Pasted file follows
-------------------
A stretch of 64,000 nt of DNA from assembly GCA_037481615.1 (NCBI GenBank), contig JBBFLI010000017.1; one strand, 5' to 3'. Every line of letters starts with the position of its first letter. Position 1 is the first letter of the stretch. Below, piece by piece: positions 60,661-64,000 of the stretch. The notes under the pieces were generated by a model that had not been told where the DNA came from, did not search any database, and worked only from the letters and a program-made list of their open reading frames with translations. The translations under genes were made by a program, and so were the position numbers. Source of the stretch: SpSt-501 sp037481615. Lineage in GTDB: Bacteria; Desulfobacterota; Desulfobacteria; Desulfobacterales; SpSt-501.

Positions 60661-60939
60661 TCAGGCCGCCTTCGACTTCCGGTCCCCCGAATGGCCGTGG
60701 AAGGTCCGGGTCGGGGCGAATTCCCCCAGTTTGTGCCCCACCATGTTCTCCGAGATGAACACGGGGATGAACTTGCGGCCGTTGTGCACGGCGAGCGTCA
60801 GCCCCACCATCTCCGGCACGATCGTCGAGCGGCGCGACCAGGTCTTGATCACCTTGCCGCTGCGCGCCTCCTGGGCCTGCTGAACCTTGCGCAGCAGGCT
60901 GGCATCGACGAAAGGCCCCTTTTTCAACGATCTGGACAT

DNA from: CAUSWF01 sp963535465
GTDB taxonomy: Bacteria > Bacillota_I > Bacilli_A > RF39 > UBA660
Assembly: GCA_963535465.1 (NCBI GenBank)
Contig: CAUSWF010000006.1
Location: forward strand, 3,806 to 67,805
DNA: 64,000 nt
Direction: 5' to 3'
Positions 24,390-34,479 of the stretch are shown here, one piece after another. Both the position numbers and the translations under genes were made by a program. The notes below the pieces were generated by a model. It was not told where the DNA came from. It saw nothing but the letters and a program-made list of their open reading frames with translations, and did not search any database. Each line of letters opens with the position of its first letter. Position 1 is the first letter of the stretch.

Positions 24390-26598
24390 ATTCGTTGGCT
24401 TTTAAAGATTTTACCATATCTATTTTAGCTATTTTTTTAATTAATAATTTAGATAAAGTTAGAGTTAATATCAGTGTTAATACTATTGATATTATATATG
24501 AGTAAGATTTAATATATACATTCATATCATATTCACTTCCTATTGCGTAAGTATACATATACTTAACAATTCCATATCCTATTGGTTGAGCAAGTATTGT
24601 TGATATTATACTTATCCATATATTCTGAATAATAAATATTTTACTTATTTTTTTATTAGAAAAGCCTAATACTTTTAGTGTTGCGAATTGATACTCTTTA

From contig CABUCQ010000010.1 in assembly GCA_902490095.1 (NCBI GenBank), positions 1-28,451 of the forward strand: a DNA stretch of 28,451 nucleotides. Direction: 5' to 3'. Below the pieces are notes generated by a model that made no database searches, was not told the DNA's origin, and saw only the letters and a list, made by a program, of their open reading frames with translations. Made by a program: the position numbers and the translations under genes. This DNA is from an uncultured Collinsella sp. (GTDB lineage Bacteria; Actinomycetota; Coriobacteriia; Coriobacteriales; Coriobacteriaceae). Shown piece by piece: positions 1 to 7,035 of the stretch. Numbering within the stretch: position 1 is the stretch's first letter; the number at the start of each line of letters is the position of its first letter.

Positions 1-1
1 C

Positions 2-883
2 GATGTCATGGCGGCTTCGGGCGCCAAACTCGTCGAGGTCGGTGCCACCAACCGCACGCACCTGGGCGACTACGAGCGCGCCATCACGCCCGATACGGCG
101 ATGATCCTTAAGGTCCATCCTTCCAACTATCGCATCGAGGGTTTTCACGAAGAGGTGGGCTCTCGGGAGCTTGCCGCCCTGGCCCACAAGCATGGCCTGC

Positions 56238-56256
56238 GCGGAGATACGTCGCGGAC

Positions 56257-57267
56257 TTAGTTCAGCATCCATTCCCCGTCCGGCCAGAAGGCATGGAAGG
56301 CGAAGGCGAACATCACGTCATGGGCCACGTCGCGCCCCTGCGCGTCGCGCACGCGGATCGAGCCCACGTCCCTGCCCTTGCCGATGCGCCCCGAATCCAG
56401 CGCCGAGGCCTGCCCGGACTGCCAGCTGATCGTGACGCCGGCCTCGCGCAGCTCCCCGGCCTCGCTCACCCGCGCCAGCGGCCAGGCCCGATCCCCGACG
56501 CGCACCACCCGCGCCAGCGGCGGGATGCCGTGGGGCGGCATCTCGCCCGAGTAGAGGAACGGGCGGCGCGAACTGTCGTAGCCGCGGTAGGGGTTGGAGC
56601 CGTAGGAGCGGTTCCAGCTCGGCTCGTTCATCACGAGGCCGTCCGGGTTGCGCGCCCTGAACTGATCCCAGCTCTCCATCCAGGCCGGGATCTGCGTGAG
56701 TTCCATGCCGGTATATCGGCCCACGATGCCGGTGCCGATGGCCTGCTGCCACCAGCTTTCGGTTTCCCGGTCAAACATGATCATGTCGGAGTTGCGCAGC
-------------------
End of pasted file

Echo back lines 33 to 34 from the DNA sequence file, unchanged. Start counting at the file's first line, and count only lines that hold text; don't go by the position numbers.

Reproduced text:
56601 CGTAGGAGCGGTTCCAGCTCGGCTCGTTCATCACGAGGCCGTCCGGGTTGCGCGCCCTGAACTGATCCCAGCTCTCCATCCAGGCCGGGATCTGCGTGAG
56701 TTCCATGCCGGTATATCGGCCCACGATGCCGGTGCCGATGGCCTGCTGCCACCAGCTTTCGGTTTCCCGGTCAAACATGATCATGTCGGAGTTGCGCAGC